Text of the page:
Lollipop the cat and her owner, who we’ll call Stephanie, found themselves living in a turbulent home filled with broken furniture, death threats, and many strangulation attempts. In addition to the routine physical abuse Stephanie experienced, she was forbidden from having friends, employment, and even pets. When she found Lollipop wandering on their rural farm she made sure to hide her from her husband. For the next year, when Stephanie’s husband was at work, Lollipop would become Stephanie’s greatest source of comfort. When her husband was home Lollipop lived in a heated shed away from the main house. On the days when the physical and verbal abuse became too much, Stephanie says Lollipop kept her from suicide because she knew that Lollipop needed her.
Eventually her husband found out about Lollipop. After throwing Lollipop across the yard he began assaulting Stephanie, even attempting to strangle her. When she got away and contacted the RCMP from a neighbour’s house, Stephanie’s main concern was Lollipop. According to victim services, she refused to leave the home to enter a safe shelter until Lollipop had somewhere to go.
Stephanie was referred to the Pet Safekeeping Program and the program’s coordinator drove three hours to pick up Lollipop and bring her into the program. While in care, it was discovered Lollipop was pregnant with a litter of five kittens, and while Stephanie wanted to keep them, she knew she would not have the financial resources to care for six cats. The kittens were surrendered to the Pet Safekeeping program and rehomed to loving families.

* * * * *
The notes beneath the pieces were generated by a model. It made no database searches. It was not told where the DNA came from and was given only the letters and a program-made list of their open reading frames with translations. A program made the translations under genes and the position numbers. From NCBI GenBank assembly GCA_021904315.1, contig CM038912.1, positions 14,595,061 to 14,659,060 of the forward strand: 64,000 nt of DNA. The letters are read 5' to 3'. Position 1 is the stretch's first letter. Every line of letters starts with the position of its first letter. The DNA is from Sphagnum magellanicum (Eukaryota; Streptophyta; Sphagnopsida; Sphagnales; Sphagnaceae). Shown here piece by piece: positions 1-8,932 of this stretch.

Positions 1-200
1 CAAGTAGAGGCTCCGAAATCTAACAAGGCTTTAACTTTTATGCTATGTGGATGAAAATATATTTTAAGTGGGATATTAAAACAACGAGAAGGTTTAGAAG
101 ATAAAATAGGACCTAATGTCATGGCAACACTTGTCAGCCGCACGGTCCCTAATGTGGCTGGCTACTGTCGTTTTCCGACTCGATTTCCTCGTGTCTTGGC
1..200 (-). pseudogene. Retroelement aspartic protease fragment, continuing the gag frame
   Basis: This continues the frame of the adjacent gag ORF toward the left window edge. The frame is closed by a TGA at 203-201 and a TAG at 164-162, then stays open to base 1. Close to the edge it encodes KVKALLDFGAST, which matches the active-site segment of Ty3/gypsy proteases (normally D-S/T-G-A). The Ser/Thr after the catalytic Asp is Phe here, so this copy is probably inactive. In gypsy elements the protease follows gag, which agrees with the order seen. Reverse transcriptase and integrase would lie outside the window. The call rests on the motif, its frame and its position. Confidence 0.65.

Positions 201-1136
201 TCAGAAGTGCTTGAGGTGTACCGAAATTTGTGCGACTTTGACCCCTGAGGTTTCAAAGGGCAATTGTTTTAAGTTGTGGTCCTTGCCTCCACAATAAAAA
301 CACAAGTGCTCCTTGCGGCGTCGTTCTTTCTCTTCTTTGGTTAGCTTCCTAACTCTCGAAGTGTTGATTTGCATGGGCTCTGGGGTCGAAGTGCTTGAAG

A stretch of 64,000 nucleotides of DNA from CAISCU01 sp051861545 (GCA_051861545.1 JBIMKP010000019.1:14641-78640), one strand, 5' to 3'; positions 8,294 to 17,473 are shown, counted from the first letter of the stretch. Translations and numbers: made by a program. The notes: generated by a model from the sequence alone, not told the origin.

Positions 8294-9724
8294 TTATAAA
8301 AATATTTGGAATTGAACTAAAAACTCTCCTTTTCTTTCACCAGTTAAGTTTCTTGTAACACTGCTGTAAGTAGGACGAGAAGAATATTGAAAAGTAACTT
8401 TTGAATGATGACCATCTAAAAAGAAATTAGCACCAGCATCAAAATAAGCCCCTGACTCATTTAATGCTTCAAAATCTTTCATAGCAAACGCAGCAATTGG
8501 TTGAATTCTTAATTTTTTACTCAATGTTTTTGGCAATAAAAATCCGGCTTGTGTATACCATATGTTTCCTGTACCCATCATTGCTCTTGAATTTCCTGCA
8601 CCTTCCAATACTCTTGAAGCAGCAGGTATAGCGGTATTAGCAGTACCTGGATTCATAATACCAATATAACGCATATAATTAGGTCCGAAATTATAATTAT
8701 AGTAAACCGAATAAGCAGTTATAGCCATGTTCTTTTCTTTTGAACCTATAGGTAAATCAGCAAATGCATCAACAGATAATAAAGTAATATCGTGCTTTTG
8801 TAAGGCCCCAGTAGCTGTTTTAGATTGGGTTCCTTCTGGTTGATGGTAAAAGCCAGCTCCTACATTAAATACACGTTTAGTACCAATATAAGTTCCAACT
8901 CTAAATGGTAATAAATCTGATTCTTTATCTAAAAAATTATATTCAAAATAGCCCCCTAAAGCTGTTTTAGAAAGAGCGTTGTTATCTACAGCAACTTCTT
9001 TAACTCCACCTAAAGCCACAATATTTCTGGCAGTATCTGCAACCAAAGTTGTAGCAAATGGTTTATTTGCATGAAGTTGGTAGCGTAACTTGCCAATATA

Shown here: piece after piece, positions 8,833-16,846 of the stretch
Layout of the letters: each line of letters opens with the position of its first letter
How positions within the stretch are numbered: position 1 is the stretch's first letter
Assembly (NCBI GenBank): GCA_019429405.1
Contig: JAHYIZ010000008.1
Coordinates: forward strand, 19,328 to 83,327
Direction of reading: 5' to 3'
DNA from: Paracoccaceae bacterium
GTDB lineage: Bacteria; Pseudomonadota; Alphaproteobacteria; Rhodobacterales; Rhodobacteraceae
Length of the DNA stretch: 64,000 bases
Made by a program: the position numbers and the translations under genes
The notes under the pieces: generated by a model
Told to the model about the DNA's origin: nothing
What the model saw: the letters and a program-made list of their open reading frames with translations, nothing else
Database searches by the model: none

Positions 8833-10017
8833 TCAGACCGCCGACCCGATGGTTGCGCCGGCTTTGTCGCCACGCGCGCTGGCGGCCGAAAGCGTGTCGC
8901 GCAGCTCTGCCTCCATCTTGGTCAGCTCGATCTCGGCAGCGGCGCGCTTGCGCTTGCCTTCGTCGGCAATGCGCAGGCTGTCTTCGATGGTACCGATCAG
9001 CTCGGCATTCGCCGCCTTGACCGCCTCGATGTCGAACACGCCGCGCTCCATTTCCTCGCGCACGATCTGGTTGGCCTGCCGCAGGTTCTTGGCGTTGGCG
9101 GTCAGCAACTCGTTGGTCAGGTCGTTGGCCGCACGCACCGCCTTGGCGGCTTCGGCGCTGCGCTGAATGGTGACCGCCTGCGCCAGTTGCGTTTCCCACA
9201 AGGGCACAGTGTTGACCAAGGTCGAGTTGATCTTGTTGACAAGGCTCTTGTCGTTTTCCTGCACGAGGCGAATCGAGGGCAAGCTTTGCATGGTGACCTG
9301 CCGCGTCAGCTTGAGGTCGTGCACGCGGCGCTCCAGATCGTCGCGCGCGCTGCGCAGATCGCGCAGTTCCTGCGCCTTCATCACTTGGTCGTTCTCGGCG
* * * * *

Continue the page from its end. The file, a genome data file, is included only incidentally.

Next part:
Once Stephanie transitioned into her own home, she was reunited with Lollipop.
Stephanie’s story is not unique.
A 2012 report by the Alberta SPCA found that 59% of domestic violence survivors reported they had delayed fleeing their abusive situation due to concern for their pets. In that same report, one in three victims reported their abuser either threatened or harmed their animals. In cases that involved children, 85% of victims reported their children witnessed the threats or harm to the animals.
The Alberta SPCA’s Pet Safekeeping Program was launched in 2014 to help find placement for pets while domestic violence victims entered into a safe shelter. Since its inception, the Pet Safekeeping Program has seen exponential growth, with the number of people and pets helped each year increasing by more than 400%. Clients are referred to the Program by a partner agency, and once accepted, the pets receive a full medical exam, vaccinations and other required treatments.
While there are different forms of abuse that occur in a broad range of relationships, a common occurrence in all of these abusive relationships is cruelty to animals at the hands of the abuser.
Refuge should be available to everyone. Anyone fleeing family violence with a pet should contact a local shelter or domestic violence agency to be referred to the Pet Safekeeping Program.